Penn Pursuit Spinning

Posted in Penn Fishing Gear by Penn Fishing Gear on March 7, 2012

Penn Pursuit Spinning

After A Long Career In Television And Radio Stories, He Moved To State Varsity To Rejoin The Penn State Community, Where He Earned His Journalism Degree In 1959.

Lou Prato's been around major news stories all his life and he's around one now the Jerry Sandusky sex-abuse scandal at Penn State.

After a long career in Television and radio stories, he moved to State Varsity to rejoin the Penn State community, where he earned his journalism degree in 1959. After authoring The Penn State Soccer Encyclopedia, he became the 1st director of the Penn State All-Sports Museum. Now retired from the varsity, he still writes about Penn State sports.

Prato's media career includes working and leading television and radio newsrooms in Pittsburgh, Detroit, Chicago and Dayton, Ohio, as well as work with the Associated Press. His academic credentials include twelve years as head of Northwestern University's broadcast graduate programme in Washington. For a long time he was a correspondent and contributing writer for the American Journalism Review.

Many reports directors know him for his more than 35-year stint on the board of the Radio-Television News Directors Association (now the Radio Television Digital Reports Association), including twenty-two years as its treasurer.

He's shaken by the scandal, but he also believes that the national media has unfairly darkened the whole establishment with their "rush to judgment, the supposition, the innuendo, the outrageous commentary based primarily on a grand jury report that is still to be proved in the court of law."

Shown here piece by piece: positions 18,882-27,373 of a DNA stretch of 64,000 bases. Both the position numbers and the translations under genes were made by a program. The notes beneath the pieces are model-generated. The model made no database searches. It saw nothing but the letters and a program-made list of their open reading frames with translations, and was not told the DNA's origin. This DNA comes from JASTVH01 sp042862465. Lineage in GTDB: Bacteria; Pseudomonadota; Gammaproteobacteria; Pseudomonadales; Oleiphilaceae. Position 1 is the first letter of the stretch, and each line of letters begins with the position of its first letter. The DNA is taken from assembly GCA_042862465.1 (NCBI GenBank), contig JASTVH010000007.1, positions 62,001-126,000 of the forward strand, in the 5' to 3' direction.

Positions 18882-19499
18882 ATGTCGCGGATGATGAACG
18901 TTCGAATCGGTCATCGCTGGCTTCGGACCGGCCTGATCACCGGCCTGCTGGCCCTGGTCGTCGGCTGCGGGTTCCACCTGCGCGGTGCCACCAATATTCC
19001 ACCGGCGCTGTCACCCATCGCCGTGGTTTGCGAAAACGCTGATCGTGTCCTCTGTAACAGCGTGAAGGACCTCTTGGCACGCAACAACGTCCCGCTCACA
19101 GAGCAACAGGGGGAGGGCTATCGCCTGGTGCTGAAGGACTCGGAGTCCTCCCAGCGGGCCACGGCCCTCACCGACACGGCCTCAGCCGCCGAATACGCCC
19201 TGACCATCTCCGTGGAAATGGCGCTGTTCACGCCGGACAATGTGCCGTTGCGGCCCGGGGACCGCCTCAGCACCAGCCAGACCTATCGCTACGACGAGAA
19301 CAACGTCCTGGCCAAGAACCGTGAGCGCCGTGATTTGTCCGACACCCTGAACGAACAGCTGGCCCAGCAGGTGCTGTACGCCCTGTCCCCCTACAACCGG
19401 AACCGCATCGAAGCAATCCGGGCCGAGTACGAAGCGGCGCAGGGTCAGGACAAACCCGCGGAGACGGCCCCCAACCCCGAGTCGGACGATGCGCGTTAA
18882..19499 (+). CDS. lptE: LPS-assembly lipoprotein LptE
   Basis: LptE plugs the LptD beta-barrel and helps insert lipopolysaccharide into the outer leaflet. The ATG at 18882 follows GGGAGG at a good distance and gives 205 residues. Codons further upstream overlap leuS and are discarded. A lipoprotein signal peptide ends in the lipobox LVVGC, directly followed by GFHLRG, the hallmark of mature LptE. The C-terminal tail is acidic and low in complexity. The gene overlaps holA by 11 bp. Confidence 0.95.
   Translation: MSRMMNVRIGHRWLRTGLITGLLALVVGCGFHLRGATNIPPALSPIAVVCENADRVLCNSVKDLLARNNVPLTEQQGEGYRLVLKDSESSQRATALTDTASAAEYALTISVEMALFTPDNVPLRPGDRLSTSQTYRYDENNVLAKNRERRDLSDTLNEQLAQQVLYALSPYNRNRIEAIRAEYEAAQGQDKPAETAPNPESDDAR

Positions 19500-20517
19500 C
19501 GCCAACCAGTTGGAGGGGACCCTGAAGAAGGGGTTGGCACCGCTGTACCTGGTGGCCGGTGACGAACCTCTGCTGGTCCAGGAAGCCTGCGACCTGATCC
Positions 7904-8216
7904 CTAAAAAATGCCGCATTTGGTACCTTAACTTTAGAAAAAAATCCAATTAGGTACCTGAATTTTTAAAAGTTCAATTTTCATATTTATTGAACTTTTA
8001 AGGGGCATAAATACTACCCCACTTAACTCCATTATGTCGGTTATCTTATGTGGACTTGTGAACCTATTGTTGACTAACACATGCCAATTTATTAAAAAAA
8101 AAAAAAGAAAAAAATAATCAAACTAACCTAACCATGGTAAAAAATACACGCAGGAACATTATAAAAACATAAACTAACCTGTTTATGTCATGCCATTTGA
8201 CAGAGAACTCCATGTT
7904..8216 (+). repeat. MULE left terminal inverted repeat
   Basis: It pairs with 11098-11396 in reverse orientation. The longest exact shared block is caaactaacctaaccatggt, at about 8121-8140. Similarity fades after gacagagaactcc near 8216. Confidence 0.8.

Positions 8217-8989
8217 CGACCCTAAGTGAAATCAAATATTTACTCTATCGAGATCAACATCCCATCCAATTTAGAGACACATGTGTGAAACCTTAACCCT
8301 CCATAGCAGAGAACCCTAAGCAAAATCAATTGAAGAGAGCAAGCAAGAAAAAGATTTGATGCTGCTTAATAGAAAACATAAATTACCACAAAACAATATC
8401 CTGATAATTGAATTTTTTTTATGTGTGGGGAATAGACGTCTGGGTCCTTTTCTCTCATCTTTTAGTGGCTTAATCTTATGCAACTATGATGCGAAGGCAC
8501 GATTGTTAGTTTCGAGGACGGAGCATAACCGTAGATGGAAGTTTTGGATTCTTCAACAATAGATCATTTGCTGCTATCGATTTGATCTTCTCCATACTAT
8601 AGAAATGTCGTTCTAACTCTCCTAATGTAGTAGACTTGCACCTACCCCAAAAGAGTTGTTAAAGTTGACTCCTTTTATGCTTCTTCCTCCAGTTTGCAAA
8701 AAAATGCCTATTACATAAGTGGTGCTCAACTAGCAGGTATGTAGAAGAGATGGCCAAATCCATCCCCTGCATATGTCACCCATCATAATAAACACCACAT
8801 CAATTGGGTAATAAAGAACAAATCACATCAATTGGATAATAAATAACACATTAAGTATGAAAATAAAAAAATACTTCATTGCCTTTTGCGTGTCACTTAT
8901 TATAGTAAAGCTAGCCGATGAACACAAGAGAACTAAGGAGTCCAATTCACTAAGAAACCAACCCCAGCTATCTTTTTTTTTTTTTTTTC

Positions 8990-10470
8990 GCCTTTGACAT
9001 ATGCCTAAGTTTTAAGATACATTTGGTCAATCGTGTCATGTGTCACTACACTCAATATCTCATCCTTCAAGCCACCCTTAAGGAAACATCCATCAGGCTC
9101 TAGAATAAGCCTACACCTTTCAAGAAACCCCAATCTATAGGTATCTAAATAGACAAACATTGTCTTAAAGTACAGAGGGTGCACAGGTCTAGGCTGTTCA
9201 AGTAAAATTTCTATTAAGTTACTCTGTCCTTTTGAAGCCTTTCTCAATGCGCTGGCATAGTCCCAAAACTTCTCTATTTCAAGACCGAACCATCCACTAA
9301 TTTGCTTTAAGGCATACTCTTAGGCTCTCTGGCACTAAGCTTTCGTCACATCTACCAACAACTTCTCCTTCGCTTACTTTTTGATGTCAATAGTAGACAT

Never one to mince his words, he discussed his feelings with Contributing Editor P.J. Bednarski in a series of e-mails, excerpted below.

I know the horrid things are claimed to have occurred with those kids sicken you. But My opinion is that on a journalistic level, you're confounded by the cover.

Concern about the coverage is nothing compared to the obvious concern all Penn Staters have for the victims of kid abuse and their children, and I mean that sincerely.

But the way the majority of the media has continued to portray Penn State, the folks that work and live here, the scholars and faculty, the university's soccer team and even our alumni base, one might get the point this whole area is inhabited by a horde of evil, heartless kid sex abusers. One satellite TV talk show host called the Second Mile "a molestation farm." Come on!

Now the many sanctimonious, self-serving, second-guessing critics in the media and the naive, blood-thirsty public they incite and influence have made Penn State symbolic of all that's bad in the American culture that's till the media moves on to another shark fest, leaving in its wake a lifetime taint of Penn State that will never go away regardless of what the ultimate truth may be.

I'm worn out arguing, debating and considering everything which has occurred to Penn State, to me, my folks and lots of my pals in the last one or two weeks, and it's difficult to believe everything reported this far by the grand jury. Additionally, it is even more difficult to believe Joe Paterno was so morally deficient as his millions of baying detractors in the media and outside it proclaim. It's so out of character of the person.